The Okefenokee National Wildlife Refuge was originally identified as a potential UNESCO World Heritage Site in 1982 – the first step to being accepted as a site of “outstanding universal value” by the United Nations Educational Cultural and Scientific Organization (UNESCO). In 2007, the refuge was officially placed on the United States Tentative List, where it remained for more than a decade.
UNESCO World Heritage inscription is a highly competitive process, both at the national level and international level. A UNESCO World Heritage Site is a natural or man-made site recognized as being of “outstanding universal value.” As of July 2021, a total of 1,154 World Heritage Sites (897 cultural, 218 natural, and 39 mixed (cultural and natural) properties) existed across 167 countries.
The United States has 23 UNESCO World Heritage Sites. Of these, ten are cultural, one is mixed, and twelve are natural sites — with the latter being primarily National Parks. These sites are places of importance in America’s rich history and represent the remarkable diversity of its people and landscapes. The Mesa Verde National Park and the Yellowstone National Park were the first two American sites to be designated as UNESCO World Heritage Sites in 1978. A complete list of the UNESCO World Heritage Sites in the United States is shown below. Click on the graphic to view on whc.unesco.org.
When inscribed, Okefenokee National Wildlife Refuge will be the first site entirely managed by the National Wildlife Refuge System (as distinct from the National Park Service) and the first site representative of the subtropical habitats on the North American Coastal Plain.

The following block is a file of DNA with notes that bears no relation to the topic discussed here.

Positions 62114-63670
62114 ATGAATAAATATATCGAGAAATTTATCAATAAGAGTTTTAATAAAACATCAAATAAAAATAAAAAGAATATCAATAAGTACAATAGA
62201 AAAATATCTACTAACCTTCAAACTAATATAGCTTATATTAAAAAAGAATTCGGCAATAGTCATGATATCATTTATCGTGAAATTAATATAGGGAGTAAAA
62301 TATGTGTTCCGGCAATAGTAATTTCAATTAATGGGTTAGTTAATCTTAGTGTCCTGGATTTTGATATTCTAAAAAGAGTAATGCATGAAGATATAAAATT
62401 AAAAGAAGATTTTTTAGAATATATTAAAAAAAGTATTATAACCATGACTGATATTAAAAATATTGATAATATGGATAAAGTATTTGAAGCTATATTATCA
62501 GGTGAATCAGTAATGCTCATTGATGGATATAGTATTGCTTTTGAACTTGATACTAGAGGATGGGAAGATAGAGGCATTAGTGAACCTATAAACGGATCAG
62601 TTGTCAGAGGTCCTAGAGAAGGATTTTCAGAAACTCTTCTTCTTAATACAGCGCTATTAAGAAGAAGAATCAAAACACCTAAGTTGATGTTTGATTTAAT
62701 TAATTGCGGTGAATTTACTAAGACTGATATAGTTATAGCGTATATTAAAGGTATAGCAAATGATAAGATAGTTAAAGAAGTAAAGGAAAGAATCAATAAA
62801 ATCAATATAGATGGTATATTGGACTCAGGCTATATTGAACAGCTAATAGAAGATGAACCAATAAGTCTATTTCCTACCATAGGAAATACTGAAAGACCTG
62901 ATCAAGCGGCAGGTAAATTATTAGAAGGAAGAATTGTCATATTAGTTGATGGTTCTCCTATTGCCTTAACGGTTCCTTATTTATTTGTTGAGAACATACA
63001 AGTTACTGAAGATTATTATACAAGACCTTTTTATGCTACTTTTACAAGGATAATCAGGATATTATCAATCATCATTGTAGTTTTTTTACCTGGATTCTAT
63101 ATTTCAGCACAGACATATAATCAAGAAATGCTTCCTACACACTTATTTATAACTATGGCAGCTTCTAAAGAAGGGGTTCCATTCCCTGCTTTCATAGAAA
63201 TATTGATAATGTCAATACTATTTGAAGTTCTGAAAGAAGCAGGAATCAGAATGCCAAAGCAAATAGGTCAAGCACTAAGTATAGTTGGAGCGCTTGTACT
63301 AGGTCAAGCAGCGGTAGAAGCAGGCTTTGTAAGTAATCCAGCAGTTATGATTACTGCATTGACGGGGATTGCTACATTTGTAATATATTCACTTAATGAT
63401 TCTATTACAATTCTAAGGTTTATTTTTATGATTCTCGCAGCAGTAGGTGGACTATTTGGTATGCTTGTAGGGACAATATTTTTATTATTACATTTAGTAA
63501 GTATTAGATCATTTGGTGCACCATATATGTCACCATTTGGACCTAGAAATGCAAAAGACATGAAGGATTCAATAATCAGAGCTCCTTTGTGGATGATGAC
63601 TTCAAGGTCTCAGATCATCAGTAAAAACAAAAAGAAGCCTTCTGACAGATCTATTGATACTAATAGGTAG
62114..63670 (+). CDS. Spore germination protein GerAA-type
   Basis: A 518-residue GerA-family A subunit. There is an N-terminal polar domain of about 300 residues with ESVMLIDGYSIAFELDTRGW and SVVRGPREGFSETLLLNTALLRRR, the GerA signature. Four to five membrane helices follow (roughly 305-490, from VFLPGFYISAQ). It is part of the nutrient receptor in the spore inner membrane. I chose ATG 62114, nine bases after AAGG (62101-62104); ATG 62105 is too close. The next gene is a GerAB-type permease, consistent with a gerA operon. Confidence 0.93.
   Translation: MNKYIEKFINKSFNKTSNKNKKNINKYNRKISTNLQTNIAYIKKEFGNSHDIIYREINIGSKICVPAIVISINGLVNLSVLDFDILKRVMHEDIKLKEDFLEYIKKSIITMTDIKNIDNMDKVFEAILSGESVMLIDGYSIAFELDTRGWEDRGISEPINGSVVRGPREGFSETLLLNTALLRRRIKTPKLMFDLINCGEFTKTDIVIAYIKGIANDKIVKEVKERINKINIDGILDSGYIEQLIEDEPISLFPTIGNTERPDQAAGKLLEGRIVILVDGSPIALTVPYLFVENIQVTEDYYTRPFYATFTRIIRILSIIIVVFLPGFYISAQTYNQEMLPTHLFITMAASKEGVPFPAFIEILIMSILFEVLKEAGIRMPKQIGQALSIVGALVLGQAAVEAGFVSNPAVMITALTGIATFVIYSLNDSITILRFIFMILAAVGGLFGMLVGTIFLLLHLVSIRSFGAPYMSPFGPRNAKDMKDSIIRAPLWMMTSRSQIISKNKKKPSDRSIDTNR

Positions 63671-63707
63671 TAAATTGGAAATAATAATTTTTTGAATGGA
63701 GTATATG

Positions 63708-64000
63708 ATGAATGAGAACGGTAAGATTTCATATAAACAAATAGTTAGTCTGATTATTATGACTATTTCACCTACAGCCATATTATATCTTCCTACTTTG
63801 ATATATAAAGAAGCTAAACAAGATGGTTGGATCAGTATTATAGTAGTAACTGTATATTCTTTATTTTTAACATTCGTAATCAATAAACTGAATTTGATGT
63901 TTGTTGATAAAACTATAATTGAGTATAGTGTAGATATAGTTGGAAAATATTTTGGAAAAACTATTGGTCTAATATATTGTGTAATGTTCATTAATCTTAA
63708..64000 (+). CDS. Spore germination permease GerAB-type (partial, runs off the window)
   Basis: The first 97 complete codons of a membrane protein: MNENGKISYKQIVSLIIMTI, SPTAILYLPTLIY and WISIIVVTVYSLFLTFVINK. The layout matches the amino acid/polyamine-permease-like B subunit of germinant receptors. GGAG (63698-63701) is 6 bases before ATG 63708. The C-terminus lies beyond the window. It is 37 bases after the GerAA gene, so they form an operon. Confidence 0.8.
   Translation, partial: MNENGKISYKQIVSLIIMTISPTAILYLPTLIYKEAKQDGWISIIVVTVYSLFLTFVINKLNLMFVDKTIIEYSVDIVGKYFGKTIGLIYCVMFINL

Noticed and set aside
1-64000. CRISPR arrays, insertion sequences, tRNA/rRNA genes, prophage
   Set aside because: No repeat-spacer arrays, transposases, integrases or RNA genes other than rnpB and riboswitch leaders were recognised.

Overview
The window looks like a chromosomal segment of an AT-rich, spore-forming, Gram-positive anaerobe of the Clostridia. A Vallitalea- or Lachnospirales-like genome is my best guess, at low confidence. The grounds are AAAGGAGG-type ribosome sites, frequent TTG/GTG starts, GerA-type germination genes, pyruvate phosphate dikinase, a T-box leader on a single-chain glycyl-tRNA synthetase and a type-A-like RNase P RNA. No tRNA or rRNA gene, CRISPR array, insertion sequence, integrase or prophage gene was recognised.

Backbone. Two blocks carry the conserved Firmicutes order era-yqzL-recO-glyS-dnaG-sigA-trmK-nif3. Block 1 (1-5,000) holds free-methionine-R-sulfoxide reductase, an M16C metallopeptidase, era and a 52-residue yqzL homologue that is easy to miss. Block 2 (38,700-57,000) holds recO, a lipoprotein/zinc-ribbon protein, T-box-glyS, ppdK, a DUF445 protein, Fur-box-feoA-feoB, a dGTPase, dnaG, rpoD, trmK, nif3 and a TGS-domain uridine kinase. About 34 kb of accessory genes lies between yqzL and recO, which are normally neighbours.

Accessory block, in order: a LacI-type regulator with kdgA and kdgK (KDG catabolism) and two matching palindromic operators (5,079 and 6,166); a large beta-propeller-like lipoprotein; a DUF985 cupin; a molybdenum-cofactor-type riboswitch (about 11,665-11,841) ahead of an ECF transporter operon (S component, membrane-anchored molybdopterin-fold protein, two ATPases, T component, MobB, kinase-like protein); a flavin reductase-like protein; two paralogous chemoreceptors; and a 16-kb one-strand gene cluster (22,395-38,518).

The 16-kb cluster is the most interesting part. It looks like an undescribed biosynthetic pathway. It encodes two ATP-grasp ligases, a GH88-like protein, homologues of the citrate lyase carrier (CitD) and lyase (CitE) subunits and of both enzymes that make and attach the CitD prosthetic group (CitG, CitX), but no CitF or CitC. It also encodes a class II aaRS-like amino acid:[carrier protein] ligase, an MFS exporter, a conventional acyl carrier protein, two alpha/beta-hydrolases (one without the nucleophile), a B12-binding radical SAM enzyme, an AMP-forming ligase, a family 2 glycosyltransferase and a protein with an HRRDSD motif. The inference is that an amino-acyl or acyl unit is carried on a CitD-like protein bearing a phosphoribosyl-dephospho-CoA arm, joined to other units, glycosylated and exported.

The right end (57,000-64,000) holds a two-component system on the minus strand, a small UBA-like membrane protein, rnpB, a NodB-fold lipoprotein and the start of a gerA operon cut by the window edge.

While inscription as a World Heritage site does not translate into direct grants to the inscribed site — nor alter the ownership or management of the lands in any way — UNESCO recognition is widely acknowledged to result in increased global visibility, as well as a growth in tourism and ensuing economic benefits for the regional community. The Okefenokee inscription will broadcast the extraordinary story of the Okefenokee to people and institutions across the globe and open social, cultural, and economic opportunities for the region. Along with the increased visibility, positive economic impact, and enhanced community spirit, will come an increased capacity to “protect and enhance wildlife and its habitat, ensure integrity of the ecological system, and embrace the grandeur, mystery, and cultural heritage that lead to an enrichment of the human spirit,” a guiding vision of both OSP, Inc. and the U.S. Fish and Wildlife Service, as manager of the Okefenokee Swamp for the NWR.
There is more to the UNESCO bid than the ultimate win. The bid process — a multi-year journey involving private sector, public sector and non-profit institutions — yields tangible rewards. Other U.S.-based UNESCO World Heritage sites have heralded the UNESCO bid process as educating and uniting the community, sparking a meaningful dialogue on the myriad benefits and potential uses of the candidate site. Beyond this enhanced dialogue come even more quantifiable rewards. The road to inscription requires the production of high-quality multimedia content, ranging from a substantial published volume of research, maps and photographs documenting the Okefenokee (the Dossier), to educational videography, targeted press releases, and ad placements designed to showcase the Okefenokee to an international audience of “World Heritage” donors and travelers.